Environmental Disasters Gendered Impacts & Responses Bibliography with Abstracts

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This bibliography was created as part of the Consortium's Feminist Roadmap for Sustainable Peace and Planet (FRSPP) project. It includes resources on gendered impacts of and responses to environmental disasters, as well as gendered approaches to disaster risk reduction (DRR). This bibliography is a collection of academic and non-academic sources that explore the gendered nature of environmental disasters—mostly, but not exclusively, in war-affected settings. Insofar as possible, entries include citations, published abstracts, and quotations of key sentences (indicated in quotation marks, and followed by page number). Books are briefly summarized, with the table of contents included.

The existing literature includes resources on gendered impacts of and responses to environmental disasters, as well as gendered approaches to disaster risk reduction (DRR).

  • Much of the literature analyzes environmental disasters’ gender-differentiated impacts. Here, the academic sources often explore case studies that have shown that women and girls face different, and added, consequences of disasters than men and boys do.
  • The second focus of the literature is on responses to environmental disasters, and it explores how the local, regional, national and international response to environmental disasters tends to be highly gendered, often with negative consequences for women and girls.
  • Third, some of the literature also explores the concept of “Disaster Risk Reduction” (DRR), which addresses projects or potential plans for decreasing the negative effects of environmental disasters on the population and/or for preventing environmental disasters from occurring as frequently.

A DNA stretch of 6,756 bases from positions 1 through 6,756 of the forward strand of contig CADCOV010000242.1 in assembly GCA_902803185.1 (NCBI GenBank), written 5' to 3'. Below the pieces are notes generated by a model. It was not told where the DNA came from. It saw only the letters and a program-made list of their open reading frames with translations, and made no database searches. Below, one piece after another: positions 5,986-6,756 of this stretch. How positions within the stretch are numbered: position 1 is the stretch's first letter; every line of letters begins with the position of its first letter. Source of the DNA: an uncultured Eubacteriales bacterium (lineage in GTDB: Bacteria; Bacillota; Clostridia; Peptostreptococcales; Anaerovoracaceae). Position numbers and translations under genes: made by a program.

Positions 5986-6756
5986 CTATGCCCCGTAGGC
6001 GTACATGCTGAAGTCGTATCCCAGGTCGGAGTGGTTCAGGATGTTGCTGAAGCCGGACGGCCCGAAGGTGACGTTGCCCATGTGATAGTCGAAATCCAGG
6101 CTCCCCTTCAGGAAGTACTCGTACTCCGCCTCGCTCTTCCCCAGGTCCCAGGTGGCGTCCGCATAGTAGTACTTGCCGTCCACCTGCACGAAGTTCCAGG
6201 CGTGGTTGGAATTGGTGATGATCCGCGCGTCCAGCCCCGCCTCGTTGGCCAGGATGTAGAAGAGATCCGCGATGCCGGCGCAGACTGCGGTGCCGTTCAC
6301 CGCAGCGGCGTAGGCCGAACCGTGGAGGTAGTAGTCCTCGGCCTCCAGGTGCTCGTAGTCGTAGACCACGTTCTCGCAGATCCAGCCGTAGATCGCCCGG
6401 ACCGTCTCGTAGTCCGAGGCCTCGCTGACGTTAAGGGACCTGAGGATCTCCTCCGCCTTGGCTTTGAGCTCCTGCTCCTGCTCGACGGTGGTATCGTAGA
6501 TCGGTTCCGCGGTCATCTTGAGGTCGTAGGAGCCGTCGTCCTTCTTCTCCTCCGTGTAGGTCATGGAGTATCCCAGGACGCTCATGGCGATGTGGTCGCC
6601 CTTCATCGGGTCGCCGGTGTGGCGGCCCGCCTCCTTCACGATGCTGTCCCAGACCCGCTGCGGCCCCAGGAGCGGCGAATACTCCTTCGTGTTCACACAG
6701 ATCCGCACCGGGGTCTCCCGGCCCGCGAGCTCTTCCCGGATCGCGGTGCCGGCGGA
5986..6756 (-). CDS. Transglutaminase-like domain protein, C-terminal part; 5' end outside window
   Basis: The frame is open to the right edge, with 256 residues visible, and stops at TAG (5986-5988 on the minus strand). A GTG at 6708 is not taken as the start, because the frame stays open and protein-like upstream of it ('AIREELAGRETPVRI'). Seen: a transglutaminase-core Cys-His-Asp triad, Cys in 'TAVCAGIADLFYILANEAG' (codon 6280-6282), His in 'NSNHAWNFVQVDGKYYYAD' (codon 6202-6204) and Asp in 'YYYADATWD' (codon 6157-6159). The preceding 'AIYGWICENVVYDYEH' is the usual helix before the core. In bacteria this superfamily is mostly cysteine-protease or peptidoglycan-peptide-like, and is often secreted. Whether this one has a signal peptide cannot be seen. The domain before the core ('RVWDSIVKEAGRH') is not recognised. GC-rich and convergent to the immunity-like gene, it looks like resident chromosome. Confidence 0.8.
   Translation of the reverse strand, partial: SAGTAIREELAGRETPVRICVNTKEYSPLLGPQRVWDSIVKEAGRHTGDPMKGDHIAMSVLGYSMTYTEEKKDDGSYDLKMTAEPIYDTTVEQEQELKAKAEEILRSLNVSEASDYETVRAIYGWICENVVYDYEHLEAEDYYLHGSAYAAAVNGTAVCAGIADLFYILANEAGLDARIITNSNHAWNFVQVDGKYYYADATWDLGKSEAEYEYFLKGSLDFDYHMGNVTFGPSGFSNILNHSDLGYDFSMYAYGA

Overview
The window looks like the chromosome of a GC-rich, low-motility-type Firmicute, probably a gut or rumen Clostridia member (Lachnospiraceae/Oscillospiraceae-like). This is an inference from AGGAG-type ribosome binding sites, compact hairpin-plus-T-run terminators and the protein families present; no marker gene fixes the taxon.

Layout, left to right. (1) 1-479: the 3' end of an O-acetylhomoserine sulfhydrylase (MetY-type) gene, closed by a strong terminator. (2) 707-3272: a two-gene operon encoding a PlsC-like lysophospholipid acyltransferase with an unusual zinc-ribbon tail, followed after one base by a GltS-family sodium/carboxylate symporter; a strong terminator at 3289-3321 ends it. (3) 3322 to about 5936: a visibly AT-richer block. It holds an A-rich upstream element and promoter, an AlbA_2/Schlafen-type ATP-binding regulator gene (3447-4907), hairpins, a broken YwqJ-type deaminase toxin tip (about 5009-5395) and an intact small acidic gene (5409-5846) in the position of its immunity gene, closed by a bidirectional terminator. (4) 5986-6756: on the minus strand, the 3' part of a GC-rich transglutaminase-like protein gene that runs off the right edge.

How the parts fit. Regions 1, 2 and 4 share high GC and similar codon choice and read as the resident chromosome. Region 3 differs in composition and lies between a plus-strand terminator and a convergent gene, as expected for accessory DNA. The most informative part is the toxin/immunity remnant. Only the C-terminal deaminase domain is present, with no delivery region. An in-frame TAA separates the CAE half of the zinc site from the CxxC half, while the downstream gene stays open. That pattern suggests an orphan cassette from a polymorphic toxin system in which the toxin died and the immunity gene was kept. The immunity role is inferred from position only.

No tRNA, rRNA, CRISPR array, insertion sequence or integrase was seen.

This bibliography was created by the Consortium on Gender, Security and Human Rights, as part of our Feminist Roadmap for Sustainable Peace and Planet (FRSPP) project. The FRSPP starts with the perception that postwar transitions and the sustainability of peace itself are often undermined by transnational political economic actors and processes. Its goal is to provide: forward-looking expert knowledge of those processes; analyses of their impacts on gender relations and other structural inequalities underlying armed conflicts; and recommendations for how to engage and modify those processes to be more supportive of the societal transformations critical to building gender-equitable, sustainable peace. Topics addressed in the FRSPP include, inter alia: the economic recovery policy prescriptions of international financial institutions; extractives; land rights, large scale land acquisition and land grabbing; infrastructure reconstruction; and climate disruption.

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